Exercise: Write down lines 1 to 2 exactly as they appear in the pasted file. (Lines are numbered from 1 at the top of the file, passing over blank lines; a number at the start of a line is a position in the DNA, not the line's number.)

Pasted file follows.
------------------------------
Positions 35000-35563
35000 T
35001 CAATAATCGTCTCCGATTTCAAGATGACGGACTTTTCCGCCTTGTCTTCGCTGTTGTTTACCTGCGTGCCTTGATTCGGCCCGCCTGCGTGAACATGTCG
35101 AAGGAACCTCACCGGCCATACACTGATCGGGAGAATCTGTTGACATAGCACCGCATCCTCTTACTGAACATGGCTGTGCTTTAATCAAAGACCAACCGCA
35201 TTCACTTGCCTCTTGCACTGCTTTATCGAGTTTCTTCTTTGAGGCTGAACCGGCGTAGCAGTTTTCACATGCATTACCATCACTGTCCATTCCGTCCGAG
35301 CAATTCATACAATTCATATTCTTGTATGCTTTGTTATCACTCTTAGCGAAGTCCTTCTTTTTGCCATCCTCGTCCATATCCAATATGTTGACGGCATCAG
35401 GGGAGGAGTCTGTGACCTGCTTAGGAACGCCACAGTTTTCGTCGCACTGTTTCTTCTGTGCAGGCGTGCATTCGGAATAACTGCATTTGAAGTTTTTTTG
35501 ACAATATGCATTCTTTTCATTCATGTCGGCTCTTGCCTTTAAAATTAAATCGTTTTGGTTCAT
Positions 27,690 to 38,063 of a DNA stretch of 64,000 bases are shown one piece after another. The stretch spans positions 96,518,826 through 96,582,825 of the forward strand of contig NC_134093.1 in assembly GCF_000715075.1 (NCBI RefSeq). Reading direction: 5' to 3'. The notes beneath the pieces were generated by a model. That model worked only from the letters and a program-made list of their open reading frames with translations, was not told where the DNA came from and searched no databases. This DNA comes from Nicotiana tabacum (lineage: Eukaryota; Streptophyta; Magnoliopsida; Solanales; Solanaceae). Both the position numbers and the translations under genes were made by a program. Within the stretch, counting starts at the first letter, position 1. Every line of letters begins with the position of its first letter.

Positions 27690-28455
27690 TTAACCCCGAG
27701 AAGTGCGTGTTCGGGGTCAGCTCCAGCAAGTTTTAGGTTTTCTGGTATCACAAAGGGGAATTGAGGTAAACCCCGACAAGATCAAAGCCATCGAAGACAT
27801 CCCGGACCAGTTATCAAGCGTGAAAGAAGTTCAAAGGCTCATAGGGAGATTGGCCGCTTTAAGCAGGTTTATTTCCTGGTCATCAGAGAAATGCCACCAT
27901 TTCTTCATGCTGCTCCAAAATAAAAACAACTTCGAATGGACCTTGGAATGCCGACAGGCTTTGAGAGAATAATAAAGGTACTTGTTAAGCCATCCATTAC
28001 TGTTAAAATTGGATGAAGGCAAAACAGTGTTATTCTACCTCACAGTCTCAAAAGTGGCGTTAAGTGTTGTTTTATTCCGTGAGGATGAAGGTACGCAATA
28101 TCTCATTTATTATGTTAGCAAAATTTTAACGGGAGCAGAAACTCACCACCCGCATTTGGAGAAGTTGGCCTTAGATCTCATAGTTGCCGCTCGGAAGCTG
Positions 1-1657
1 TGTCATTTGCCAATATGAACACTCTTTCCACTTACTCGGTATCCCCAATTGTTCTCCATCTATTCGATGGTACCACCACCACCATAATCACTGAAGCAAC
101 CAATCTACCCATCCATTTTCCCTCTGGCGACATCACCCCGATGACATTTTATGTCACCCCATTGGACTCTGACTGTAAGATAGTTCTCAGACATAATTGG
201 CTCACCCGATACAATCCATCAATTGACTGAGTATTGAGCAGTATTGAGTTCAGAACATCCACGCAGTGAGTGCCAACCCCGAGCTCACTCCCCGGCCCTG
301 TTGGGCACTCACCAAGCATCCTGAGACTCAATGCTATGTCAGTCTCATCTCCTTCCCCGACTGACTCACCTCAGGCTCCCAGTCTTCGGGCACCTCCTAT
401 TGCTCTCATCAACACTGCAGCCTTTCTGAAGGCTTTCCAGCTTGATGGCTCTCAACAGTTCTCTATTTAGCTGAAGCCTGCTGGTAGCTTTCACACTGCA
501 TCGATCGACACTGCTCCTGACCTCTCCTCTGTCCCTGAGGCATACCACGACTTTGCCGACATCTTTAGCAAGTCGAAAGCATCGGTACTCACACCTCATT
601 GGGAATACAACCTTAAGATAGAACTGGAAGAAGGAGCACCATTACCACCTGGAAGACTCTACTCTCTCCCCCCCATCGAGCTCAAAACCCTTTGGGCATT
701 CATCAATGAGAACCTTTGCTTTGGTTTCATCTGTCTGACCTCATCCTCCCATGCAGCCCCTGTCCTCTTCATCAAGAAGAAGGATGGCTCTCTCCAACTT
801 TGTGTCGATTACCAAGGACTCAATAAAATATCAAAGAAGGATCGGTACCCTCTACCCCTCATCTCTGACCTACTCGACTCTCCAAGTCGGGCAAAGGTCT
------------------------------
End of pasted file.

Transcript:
Positions 35000-35563
35000 T